A Collaboration with the University of Pittsburgh

Japan prime minister offers apology to 'war orphans' left behind in China

[JURIST] Japanese Prime Minister Yasuo Fukuda [official website; BBC profile] Wednesday apologized to the thousands of Japanese women and children abandoned during Japan's retreat from China [Kyoto Journal backgrounder] at the close of World War II, marking the first time that a Japanese leader has apologized for the country's failure to support the "war orphans" [JURIST news archive]. The remarks came after the recent passage of a new law that will provide 66,000 yen (close to $600) every month to each repatriated war orphan, settling class action suits brought against Japan by approximately 2,200 persons.

In July, thousands of other Japanese war orphans accepted an aid proposal [JURIST report] from the government in exchange for abandoning all claims against Japan. Only 61 plaintiffs, who filed their suit in Kobe, have received compensation [JURIST report]. Japanese courts have consistently dismissed their lawsuits [JURIST report], ruling that the current Japanese government has no obligation to compensate the victims because it had no obligation to assist the repatriation and assimilation process. Courts have also ruled that the current Japanese government is not responsible for the actions of the wartime government, which operated under a different constitution. AFP has more.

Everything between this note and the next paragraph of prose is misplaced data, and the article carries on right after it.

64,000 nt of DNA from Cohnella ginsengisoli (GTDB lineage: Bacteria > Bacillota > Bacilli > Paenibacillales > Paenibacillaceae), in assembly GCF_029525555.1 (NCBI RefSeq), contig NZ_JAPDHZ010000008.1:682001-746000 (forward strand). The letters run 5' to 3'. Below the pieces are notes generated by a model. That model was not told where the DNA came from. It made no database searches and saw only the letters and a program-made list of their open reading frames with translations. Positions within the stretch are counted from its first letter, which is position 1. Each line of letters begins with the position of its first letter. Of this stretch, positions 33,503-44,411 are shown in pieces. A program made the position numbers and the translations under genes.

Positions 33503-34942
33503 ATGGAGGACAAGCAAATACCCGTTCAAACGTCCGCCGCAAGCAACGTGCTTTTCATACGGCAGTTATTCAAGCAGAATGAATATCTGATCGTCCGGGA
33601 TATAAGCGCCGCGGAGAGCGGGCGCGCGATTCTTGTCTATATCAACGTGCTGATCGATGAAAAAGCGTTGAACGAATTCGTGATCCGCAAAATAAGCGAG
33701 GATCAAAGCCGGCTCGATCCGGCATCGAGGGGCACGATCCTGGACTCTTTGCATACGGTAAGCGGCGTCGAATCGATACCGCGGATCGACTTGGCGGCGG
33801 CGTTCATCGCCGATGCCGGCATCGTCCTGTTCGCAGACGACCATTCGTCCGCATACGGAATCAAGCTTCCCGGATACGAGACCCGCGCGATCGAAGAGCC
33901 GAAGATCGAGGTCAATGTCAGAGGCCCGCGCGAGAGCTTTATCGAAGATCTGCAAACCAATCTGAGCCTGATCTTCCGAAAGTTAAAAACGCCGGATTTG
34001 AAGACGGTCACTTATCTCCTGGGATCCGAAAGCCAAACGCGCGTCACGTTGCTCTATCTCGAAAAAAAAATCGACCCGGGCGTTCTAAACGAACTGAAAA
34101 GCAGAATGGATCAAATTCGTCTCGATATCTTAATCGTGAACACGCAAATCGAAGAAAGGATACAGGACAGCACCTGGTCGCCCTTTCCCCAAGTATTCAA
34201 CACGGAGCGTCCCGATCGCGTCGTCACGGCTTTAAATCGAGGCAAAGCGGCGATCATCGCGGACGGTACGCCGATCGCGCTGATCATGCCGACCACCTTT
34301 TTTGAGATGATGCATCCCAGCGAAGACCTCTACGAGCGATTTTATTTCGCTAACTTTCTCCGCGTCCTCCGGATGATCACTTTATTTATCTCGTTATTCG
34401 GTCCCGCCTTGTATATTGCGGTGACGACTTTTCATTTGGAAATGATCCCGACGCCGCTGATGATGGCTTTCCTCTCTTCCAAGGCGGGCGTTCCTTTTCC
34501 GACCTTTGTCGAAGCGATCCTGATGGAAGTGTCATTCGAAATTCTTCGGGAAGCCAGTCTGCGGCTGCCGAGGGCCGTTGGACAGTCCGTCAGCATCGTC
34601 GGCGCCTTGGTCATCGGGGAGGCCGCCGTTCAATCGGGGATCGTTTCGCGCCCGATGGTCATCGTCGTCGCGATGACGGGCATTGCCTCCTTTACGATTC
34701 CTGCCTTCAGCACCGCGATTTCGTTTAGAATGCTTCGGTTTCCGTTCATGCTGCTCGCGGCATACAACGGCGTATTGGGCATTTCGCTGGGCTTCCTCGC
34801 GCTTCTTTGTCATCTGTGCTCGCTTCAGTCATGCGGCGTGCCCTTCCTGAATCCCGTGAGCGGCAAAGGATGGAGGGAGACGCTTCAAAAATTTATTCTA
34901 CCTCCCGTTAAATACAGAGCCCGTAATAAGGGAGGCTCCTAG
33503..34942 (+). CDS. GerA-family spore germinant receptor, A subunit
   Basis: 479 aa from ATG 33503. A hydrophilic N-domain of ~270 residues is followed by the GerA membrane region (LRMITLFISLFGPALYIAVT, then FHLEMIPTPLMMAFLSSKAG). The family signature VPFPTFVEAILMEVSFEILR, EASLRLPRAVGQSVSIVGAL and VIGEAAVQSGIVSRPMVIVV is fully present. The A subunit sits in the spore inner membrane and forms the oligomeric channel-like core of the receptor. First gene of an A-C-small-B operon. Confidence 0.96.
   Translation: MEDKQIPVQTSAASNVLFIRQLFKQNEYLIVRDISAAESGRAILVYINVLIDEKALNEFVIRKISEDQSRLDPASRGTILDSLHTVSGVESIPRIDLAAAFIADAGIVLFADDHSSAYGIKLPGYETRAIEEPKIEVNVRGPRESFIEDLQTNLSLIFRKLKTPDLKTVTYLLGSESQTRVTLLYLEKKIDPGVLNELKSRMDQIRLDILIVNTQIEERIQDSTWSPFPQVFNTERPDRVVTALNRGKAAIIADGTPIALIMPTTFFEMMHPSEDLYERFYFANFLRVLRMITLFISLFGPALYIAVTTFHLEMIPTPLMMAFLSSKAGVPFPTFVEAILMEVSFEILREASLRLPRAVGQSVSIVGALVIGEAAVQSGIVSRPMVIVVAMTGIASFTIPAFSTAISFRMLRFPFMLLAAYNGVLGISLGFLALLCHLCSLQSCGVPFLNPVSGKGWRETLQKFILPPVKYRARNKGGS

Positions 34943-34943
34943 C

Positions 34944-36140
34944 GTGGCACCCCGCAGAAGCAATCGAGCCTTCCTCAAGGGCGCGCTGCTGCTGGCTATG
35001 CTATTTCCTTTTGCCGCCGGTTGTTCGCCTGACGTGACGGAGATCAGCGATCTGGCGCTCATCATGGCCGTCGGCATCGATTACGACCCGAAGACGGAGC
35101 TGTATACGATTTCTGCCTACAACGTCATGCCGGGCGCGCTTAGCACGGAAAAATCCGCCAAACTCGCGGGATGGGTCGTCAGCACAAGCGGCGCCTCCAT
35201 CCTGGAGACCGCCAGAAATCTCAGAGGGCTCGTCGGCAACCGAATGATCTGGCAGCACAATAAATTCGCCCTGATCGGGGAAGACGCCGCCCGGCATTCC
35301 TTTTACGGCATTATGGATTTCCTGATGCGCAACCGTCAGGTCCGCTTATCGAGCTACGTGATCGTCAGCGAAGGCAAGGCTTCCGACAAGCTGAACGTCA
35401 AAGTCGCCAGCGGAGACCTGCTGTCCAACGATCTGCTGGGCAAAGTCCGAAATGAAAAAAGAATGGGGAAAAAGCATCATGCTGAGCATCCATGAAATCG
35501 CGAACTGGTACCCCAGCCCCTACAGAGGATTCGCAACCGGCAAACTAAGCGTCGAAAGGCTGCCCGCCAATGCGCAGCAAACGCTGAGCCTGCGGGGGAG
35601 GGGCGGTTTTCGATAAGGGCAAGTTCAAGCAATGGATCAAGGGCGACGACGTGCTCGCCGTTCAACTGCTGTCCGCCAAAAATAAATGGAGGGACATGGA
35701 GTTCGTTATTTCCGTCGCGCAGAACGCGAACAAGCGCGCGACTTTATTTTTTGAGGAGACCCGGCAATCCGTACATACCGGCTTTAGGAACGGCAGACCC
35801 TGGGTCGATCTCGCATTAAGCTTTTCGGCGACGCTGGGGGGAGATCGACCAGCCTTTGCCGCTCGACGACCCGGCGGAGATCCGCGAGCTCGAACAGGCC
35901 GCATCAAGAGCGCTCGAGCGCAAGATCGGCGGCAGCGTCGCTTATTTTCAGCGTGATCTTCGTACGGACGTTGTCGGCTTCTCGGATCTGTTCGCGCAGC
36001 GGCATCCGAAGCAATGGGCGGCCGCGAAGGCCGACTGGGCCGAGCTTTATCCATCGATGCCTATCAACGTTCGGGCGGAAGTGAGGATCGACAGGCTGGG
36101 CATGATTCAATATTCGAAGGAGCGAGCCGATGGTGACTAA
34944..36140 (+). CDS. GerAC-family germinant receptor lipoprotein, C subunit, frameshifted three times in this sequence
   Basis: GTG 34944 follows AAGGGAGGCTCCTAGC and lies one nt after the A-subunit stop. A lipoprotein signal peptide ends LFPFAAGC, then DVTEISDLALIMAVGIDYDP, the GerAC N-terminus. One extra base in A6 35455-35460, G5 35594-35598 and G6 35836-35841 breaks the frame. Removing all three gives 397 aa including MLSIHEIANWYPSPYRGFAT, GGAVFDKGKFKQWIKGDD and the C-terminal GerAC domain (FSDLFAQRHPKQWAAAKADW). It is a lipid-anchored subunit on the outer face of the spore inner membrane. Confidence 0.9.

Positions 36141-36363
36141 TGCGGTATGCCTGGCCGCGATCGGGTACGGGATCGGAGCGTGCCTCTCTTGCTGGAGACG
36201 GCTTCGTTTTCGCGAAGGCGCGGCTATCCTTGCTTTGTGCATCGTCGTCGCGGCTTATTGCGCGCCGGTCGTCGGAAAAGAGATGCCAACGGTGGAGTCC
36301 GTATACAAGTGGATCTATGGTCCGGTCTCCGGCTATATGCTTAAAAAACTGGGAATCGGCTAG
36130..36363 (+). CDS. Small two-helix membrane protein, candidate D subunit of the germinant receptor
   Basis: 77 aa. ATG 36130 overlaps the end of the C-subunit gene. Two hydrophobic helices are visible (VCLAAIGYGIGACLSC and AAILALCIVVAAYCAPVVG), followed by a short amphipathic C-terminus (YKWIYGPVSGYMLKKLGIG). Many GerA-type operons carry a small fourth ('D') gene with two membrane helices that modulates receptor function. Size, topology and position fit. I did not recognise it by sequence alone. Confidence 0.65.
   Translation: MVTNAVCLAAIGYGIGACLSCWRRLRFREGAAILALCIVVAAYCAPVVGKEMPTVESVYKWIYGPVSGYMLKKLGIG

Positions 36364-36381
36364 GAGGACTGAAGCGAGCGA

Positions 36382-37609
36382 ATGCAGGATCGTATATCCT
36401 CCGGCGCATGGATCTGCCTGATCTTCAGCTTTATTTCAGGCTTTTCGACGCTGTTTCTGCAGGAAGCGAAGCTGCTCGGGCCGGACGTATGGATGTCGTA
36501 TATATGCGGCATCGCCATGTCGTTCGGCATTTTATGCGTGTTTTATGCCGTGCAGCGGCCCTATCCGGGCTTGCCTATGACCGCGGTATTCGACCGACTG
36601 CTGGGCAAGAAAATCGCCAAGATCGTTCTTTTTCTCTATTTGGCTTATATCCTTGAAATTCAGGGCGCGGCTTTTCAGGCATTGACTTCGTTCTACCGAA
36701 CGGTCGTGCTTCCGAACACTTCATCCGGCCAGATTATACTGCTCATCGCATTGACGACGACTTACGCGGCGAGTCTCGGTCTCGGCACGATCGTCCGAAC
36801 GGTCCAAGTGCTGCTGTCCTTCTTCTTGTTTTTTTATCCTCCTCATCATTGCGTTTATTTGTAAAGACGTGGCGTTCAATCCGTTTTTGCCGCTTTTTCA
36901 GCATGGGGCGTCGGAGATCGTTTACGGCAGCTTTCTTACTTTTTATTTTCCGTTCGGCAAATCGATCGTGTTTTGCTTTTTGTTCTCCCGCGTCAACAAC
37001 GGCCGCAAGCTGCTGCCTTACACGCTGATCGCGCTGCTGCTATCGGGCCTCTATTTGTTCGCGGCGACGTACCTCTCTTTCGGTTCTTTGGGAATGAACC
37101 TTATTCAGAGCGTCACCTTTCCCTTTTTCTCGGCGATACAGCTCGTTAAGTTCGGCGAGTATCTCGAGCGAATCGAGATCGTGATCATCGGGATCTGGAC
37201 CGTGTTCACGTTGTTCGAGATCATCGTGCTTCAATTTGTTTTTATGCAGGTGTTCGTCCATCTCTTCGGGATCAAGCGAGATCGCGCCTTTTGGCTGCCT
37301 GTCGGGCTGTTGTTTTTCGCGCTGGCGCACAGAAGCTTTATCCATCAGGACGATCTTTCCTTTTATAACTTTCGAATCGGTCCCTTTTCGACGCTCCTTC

About Paper Chase

Paper Chase is JURIST's real-time legal news service, powered by a team of 30 law student reporters and editors led by law professor Bernard Hibbitts at the University of Pittsburgh School of Law. As an educational service, Paper Chase is dedicated to presenting important legal news and materials rapidly, objectively and intelligibly in an accessible format.

© Copyright JURIST Legal News and Research Services, Inc., 2013.